Mice with confirmed pancreatic tumors that were treated with SapC-DOPS lived significantly longer than controls (p = 0.0149) (Figures 9A and 9B). After 23 weeks, all control mice had died; 4/6 SapC-DOPS-treated mice were still alive.

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Figure 9. Survival of SapC-DOPS-treated mice with orthotopically implanted pancreatic tumors.

(A) Survival of SapC-DOPS-treated mice was significantly greater than controls. Insert panel: bioluminescence confirms hidden implanted pancreatic tumor on live imaging (mouse on right). (B) Tumor weight at time of death is shown. No tumor was noted in the four surviving mice at post-treatment day 110, as documented by the absence of bioluminescence in those mice (insert panel).

https://doi.org/10.1371/journal.pone.0075507.g009

Long-term tracking of tumor bioluminescence and SapC-DOPS fluorescence in mice with orthotopic pancreatic tumors.

When mice with orthotopically implanted cfPac1-Luc3 pancreatic tumors that were treated with SapC-DOPS were assessed for bioluminescence 110 days following implantation, no bioluminescence was detected, indicating complete resolution of tumors (Figure 9B, insert).

Targeting of concealed orthotopically-implanted and metastatic tumors by fluorophore-labeled SapC-DOPS nanovesicles.

After 6 weeks of growth of orthotopically-implanted pancreatic tumor, bioluminescence signal was detected in the lung of one mouse, which suggested that primary pancreatic cells had metastasized to the lung (Figure 10). Within hours of injection of the fluorescently labeled SapC-DOPS, co-localization of the fluorescence with the bioluminescence was evident in the metastatic lung tumor. Upon tissue dissection, lung tumor was positively identified, and fluorescence was confirmed to be tumor-associated.

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Figure 10. Targeting of primary pancreatic and metastatic lung tumors by SapC-DOPS.

Co-localization of CVM-florescence and tumor-bioluminescence in both metastatic lung tumor and primary pancreatic tumor. Tissue dissection confirmed that fluorescence was tumor-associated. SapC = 3.2 mg/kg, DOPS = 1.8 mg/kg, CVM = 6 µM.

https://doi.org/10.1371/journal.pone.0075507.g010

Discussion

Because pancreatic tumors are typically discovered at very late stages and therapeutic intervention is usually ineffective, there is an urgent demand for more efficacious treatments. To address this need, we are reporting a promising novel biotherapeutic agent composed of two natural cellular components that spontaneously assemble into stable nanovesicles (SapC-DOPS). Based on our current results, SapC-DOPS nanovesicles selectively attack pancreatic cancer by binding to tumor cells and inducing cell death. Though the molecular mechanism of tumor entry is not entirely clear, SapC-DOPS nanovesicles are thought to enter the tumor mass and bind to aberrantly exposed PS rich membrane domains that have been widely reported in cancer cells and cells of the tumor neovasculature. The SapC-DOPS nanovesicles may trigger acid sphingomyelinase (ASM)-derived ceramide signaling cascades to induce apoptosis of cancer cells, as we show in our hypothetical diagram in Figure 11. Susceptibility of cells to apoptosis is influenced by expression of a variety of genes, and may especially be altered during transformation.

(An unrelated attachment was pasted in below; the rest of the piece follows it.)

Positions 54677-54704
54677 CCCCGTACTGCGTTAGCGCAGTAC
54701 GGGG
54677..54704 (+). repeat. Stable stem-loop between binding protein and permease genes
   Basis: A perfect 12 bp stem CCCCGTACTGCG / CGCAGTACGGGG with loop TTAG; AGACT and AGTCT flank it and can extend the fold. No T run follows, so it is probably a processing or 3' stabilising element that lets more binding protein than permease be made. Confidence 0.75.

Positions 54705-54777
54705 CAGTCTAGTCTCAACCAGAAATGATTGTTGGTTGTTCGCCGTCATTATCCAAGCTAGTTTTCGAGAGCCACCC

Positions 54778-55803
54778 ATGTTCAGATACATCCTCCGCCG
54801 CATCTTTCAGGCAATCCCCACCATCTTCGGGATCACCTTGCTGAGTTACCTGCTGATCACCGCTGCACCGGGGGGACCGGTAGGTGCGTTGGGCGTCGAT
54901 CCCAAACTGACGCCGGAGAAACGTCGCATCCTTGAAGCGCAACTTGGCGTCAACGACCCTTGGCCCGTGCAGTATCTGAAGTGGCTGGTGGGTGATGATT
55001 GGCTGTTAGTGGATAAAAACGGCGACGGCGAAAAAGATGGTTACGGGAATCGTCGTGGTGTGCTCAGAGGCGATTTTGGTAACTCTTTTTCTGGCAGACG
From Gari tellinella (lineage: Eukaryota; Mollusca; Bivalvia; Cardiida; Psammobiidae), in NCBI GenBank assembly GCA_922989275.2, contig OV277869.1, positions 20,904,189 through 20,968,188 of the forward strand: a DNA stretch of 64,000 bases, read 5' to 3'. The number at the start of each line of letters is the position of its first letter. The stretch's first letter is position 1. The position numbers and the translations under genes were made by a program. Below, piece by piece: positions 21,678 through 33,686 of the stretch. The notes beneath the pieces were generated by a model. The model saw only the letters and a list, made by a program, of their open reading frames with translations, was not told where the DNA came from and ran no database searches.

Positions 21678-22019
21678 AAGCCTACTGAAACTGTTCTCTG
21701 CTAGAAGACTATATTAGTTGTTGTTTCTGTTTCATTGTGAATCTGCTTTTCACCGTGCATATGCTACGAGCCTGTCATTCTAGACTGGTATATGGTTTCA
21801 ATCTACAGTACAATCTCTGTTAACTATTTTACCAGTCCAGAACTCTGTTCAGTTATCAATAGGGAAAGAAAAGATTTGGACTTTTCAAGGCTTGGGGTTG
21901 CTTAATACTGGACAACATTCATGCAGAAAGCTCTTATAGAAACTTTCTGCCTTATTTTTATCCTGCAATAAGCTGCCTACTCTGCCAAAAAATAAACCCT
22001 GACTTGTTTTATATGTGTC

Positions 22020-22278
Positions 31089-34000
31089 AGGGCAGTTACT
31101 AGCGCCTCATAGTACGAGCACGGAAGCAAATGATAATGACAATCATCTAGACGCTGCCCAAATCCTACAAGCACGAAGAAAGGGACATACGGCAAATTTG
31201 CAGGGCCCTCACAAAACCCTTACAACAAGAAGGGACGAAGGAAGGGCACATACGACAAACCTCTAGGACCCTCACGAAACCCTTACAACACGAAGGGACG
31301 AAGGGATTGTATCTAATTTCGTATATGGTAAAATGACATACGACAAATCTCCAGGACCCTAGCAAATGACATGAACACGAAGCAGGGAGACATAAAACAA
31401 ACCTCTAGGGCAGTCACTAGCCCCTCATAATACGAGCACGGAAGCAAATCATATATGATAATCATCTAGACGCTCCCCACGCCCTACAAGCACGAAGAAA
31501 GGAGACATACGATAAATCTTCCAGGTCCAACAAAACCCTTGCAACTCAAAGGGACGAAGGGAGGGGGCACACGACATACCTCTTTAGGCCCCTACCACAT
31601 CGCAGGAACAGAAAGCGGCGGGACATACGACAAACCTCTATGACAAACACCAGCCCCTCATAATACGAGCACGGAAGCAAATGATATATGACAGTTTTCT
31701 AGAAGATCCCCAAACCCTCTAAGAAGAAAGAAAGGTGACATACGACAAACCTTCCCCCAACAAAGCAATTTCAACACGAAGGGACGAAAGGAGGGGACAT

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Figure 11. Hypothetical diagram of cancer-selective targeting and apoptosis induction by SapC-DOPS nanovesicles.

https://doi.org/10.1371/journal.pone.0075507.g011

Our previous report supported the notion that SapC–DOPS kills cancer cells, at least in part, through the accumulation of ceramides, leading to caspase activation and apoptotic cell death [36]. While our current in vitro evidence strongly indicates that SapC-DOPS induces caspase-mediated apoptotic cell death of human pancreatic cancer cells in culture, the molecular mechanism of tumor cell entry and caspase activation remain unknown. We showed that SapC-DOPS related cytotoxicity was much greater in pancreatic tumor cell lines that have greater PS expression on the cell surface. However, different cells lines with the same amount of external PS may vary in their response, as PS levels are likely not the sole determinant of effectiveness for SapC-DOPS treatment. The specific destruction of pancreatic cancer cells, but not normal pancreatic cells, in the in vitro studies prompted us to explore whether the nanovesicles might have similar anti-tumor activity in vivo.